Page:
Via Anti-Fascist News
Via Anti-Fascist News
CBS News, October 9, 2017
NEW YORK — Is it time to say arrivederci to Christopher Columbus?
A movement to abolish Columbus Day and replace it with Indigenous Peoples Day has gained momentum in some parts of the U.S., with Los Angeles in August becoming the biggest city yet to decide to stop honoring the Italian explorer and instead recognize victims of colonialism. Read the rest of this entry
Thousands of First Nations children placed in non-Indigenous care to be compensated
By John Paul Tasker, CBC News, October 5, 2017
Crown-Indigenous Affairs Minister Carolyn Bennett will announce a financial settlement with survivors of the Sixties Scoop tomorrow, CBC News has confirmed.
The Canadian Press reported Thursday that survivors would receive some $800 million as compensation, or between $25,000 and $50,000 for each claimant. CBC could not independently confirm that figure. Read the rest of this entry
Parents express outrage over workbook in Grade 3 social studies section
By Philip Lee-Shanok, CBC News, October 3, 2017
Indigo is among bookstores that have pulled a children’s educational workbook that angry parents say glosses over the history of Indigenous people since the arrival of Europeans to North America. Read the rest of this entry
‘At the time, as young kids, it sounded good … like we were going to make it in a day or 2’
By Brandi Morin, CBC News, September 21, 2017
When the highway connecting Inuvik to Tuktoyaktuk year-round finally opens in November, Bernard Andreason hopes to be there.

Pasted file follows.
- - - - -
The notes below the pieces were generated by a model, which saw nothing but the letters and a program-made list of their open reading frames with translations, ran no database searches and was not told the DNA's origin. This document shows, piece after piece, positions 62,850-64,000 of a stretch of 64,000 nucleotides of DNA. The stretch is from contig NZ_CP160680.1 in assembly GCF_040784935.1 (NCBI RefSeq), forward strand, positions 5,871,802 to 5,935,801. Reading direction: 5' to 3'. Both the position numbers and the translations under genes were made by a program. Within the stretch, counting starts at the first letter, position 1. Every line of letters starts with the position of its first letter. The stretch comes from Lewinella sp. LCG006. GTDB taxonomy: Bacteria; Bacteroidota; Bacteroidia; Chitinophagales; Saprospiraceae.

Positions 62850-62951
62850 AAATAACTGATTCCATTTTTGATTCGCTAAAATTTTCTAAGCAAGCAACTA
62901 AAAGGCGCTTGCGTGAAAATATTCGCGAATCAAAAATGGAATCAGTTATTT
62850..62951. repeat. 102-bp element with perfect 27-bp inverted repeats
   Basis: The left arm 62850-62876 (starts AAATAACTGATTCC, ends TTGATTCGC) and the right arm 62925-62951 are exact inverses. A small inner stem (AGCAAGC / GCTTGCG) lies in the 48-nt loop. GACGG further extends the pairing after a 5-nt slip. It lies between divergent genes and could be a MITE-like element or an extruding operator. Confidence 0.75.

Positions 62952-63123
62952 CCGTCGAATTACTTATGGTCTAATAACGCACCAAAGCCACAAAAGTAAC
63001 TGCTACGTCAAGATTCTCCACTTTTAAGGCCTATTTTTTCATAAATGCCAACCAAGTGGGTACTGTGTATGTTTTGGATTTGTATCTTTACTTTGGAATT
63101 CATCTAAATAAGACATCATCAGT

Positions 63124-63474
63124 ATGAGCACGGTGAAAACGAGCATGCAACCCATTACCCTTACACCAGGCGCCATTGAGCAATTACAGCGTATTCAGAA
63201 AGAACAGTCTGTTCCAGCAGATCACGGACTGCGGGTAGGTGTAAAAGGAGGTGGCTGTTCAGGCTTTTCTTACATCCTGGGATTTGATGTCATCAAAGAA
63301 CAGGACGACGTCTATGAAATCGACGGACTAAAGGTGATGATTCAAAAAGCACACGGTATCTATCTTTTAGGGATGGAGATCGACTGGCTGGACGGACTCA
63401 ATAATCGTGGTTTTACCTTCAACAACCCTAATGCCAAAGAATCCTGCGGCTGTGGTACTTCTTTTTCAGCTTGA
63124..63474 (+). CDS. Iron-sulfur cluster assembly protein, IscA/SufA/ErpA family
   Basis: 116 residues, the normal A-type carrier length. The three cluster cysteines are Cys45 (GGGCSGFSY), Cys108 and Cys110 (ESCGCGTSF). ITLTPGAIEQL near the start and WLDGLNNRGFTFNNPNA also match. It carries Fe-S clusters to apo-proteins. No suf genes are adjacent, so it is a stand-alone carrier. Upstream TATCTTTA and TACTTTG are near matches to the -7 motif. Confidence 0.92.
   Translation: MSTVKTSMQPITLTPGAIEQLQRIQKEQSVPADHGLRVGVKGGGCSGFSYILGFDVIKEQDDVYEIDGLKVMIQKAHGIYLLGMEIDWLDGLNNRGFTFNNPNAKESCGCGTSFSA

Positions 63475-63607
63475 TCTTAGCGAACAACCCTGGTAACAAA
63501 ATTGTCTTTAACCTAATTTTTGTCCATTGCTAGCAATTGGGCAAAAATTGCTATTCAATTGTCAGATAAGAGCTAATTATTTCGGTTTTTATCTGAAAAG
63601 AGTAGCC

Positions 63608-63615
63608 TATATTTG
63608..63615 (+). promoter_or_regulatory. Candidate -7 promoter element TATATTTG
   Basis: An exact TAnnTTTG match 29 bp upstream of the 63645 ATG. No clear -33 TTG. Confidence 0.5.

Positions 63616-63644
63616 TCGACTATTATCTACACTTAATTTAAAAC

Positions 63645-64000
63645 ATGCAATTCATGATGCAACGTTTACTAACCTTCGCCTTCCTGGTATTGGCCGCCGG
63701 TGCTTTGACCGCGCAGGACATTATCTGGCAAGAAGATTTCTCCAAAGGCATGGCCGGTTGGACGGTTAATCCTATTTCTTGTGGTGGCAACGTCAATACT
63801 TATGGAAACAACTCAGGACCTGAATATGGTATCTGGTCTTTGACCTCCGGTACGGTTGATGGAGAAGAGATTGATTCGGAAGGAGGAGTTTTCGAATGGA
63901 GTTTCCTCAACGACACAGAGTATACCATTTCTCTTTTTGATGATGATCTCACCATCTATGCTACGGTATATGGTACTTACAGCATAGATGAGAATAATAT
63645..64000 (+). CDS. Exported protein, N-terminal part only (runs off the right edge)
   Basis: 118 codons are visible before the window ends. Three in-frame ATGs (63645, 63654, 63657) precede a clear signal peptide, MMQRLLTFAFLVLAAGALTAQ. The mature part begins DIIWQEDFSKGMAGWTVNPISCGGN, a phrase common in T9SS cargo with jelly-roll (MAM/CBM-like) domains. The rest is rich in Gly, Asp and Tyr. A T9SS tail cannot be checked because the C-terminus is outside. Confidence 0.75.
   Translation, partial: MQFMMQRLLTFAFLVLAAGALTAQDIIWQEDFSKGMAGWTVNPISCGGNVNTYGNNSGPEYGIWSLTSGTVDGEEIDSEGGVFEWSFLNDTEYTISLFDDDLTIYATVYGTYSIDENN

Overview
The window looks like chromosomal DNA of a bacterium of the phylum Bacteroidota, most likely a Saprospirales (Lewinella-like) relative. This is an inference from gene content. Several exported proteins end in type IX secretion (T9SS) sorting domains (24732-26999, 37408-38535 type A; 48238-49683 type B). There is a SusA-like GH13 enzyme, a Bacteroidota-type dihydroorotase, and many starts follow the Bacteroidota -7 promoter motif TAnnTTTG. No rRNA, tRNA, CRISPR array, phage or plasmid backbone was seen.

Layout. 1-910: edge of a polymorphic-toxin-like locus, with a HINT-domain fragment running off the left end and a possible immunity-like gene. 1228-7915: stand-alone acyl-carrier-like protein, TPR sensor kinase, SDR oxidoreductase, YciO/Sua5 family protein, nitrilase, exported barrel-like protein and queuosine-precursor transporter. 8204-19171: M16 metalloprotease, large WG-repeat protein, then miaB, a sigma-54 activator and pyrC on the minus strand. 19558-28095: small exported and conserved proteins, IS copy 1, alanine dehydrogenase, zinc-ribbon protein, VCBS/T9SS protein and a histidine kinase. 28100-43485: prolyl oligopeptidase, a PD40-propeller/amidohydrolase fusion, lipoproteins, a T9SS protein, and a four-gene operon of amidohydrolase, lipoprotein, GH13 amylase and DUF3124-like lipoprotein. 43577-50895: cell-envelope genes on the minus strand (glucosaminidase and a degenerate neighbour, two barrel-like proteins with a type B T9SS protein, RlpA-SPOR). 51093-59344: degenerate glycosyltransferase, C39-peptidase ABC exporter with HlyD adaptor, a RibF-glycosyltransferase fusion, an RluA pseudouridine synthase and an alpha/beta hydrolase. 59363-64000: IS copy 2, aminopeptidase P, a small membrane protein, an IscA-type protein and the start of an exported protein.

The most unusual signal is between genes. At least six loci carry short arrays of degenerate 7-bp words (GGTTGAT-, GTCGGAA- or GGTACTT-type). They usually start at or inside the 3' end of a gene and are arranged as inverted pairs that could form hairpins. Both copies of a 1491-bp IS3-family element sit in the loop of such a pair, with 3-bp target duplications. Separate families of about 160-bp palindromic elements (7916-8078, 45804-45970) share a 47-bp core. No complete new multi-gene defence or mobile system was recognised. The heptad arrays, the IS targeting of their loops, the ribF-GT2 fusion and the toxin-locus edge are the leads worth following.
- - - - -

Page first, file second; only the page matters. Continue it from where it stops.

But it will be a celebration tinged with loss and regret. Read the rest of this entry
From IndigenousAction.org, September 2017
Xenophobic White nationalists and pro-US assimilationist DACA defenders are all waving the same settler colonial flag. Read the rest of this entry
‘The Nazis didn’t fall out of the sky, there is a deeper racist, xenophobic mindset in German history.’
By Gouri Sharma, Al Jazeera, August 16, 2017
Berlin, Germany – Mnyaka Sururu Mboro walks through Wedding, a district in the northwest of Berlin, with an expression of disdain. “It makes my stomach turn every time I go down these streets,” he says.
He is in the African Quarter, so-called because the streets have been named in commemoration of Germany’s imperial leaders and conquests from the end of the 19th century. Read the rest of this entry
Canada 150 project unites historian and carver to tell nearly forgotten story of lost boys
CBC News, August 19, 2017
The Fraser River gold rush of 1858 brought disease and hardship to First Nations, but it also included the devastating loss of many young Stó:lō boys who were kidnapped and taken to the United States. Read the rest of this entry